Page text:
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Taylor Havlisch

February 13th, 2017

5min Read

E-Commerce Security Tips from the PCI SSC

Here’s a fact that’s not-so-surprising: more than half of Americans (51%) prefer to shop online rather than in stores. If we’re talking about Millennials, that number reaches 67%.

The (somewhat obvious) thing to note about e-commerce, is that the customer payments are card-not-present transactions. That means, customers aren’t swiping or dipping their cards; they’re inputing sensitive information like their card number, billing address, etc. If more than half of shoppers are spending their time purchasing products and services from their phones, tablets and computers, they need to have a certain level of trust in the businesses they’re buying from that the sensitive information they're providing is going to be kept safe.

Just this week, the PCI Security Standards Council released their Best Practices for Securing E-Commerce, an informational supplement to earlier guidelines published in 2013 "meant to educate merchants on accepting payments securely online."

It’s a long document (64 pages to be exact), so we’ve reviewed it and taken a few easy-to-digest highlights. First, they’ve laid out the types of e-commerce solutions to consider:


URL Redirects (Shared-Management E-Commerce)

This is when a customer is redirected from a merchant’s website to a third-party page.


This is a method of embedding a web page within another web page, while isolating the embedded frame from the parent web page so information cannot be manipulated.

Direct Post Method (DPM)

This is typically used by larger merchants that would like more control over the look and feel of their platform. The DPM uses the merchant’s website to create a shopping cart and payment page. When a customer enters their information in the payment form, it’s sent directly to the payment processor rather than the merchant’s system.

JavaScript Form

Also used by larger businesses, this too originates from the merchant’s website where the customer’s browser requests JavaScript code from the payment processor to create the payment form.

Application Programming Interface (API)

This is a method of system-to-system data transmission where the merchant is in complete control, by creating a payment page and hosting the payment information before transmitting the data to the payment processor. This type of e-commerce solutions is generally used by larger organizations with specific processing needs.

Wholly Outsource Solutions

These solutions include those those that are hosted entirely on a service provider’s technological infrastructure, like a hosted shopping cart. This type of solution can reduce the number of responsibilities associated with managing PCI compliance.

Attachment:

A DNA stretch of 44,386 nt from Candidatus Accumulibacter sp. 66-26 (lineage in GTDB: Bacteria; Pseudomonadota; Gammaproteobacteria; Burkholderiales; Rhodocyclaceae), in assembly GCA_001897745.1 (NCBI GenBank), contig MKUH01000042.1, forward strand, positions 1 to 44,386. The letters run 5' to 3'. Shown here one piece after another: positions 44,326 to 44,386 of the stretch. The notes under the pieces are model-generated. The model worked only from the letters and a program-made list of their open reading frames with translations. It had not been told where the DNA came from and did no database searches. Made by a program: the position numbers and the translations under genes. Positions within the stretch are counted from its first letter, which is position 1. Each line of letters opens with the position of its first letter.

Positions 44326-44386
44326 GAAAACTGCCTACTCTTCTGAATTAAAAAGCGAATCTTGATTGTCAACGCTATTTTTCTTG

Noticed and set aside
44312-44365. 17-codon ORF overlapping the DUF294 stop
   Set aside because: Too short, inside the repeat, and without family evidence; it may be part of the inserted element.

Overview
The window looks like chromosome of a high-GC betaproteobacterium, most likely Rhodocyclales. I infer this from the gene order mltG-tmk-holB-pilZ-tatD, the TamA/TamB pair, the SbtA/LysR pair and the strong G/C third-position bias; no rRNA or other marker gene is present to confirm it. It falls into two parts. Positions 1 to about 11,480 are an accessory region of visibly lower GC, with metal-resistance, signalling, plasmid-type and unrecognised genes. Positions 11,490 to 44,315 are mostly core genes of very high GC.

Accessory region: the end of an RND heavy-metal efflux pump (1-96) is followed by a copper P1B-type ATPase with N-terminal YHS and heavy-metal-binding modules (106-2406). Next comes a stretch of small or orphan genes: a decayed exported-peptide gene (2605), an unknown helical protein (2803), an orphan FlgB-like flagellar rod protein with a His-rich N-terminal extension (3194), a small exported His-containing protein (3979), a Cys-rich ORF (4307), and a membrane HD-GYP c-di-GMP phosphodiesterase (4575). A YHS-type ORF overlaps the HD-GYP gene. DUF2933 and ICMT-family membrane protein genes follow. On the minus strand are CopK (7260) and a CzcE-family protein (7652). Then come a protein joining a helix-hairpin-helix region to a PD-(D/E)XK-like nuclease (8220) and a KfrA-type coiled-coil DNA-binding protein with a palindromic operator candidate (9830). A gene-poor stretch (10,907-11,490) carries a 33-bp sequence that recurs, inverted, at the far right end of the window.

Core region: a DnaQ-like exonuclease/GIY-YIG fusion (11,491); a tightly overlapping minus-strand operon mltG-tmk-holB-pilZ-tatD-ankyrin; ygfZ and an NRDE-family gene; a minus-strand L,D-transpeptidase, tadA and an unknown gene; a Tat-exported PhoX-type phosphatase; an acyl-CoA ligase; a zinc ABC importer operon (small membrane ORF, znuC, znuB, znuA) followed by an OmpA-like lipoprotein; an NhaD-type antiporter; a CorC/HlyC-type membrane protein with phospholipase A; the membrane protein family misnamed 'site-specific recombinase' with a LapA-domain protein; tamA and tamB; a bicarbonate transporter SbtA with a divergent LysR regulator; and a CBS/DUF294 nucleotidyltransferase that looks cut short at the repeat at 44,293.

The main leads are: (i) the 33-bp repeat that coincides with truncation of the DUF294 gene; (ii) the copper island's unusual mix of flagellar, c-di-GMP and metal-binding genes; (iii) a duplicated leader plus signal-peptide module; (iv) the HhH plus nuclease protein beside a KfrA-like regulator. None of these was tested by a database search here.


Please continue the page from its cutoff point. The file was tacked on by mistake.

Now that you’ve seen the options, the PCI Council laid them out in the chart below to demonstrate the risks and benefits of each:

When selecting the best e-commerce solution for you, the PCI Council has provided a few elements of security to consider:

Encryption + Temporary Storage

PCI Council standards require that cardholder data must be encrypted across open, public networks, both in transit and in storage. Make sure the solution you choose protects your customers’ information at the very instant it’s shared.

Anti-Fraud Measures

In addition to requesting the security code on the back of a credit card (or front of an American Express), you can use other verification methods like 3D Secure, which uses a customer pre-defined password to verify payments.

Suspicious Activity Protection

The use of fraud-detection tools such as transaction monitoring and alerting services like Kount, can help track any attempts at fraudulent charges.

Data Caching Avoidance Mechanisms

It is recommended that web forms disable autocomplete particularly for the fields that request payment information, so that copies of sensitive information are not stored within browsers.

Third-Party Content in Payment Forms

If third-party content like images are included on a payment form, that’s a vulnerability for the merchant and opportunity for a potential hacker to steal sensitive information.


Tokenization is the process of replacing card data with tokens, so that in the event of a data breach, hackers would have no use with the accessed tokens.

Here are a few other tips we pulled that will be useful when determining and managing your best e-commerce solution:

  • You should consult your acquirer or payment brand directly to determine your PCI validation requirements.
  • Know the location of you cardholder data and even consider implementing data-discovery software that can help you find any unencrypted card numbers. More importantly, if you don’t need the information, then don’t store it.
  • Train your staff to properly manage security including firewalls and digital certificates.
  • Confirm the provider you use is conducting the annual penetration tests required by the PCI Council.
  • Understand how and when a service provider may be accessing your systems for maintenance.
  • When using a third-party payment application, consider using a name that’s included on the PCI Council’s list of “Validated Payment Applications.”

While it may seem daunting, securing e-commerce transactions shouldn’t be difficult if you’re using the right technologies. If you’d like more details on anything mentioned here, let us know in the comments section below.

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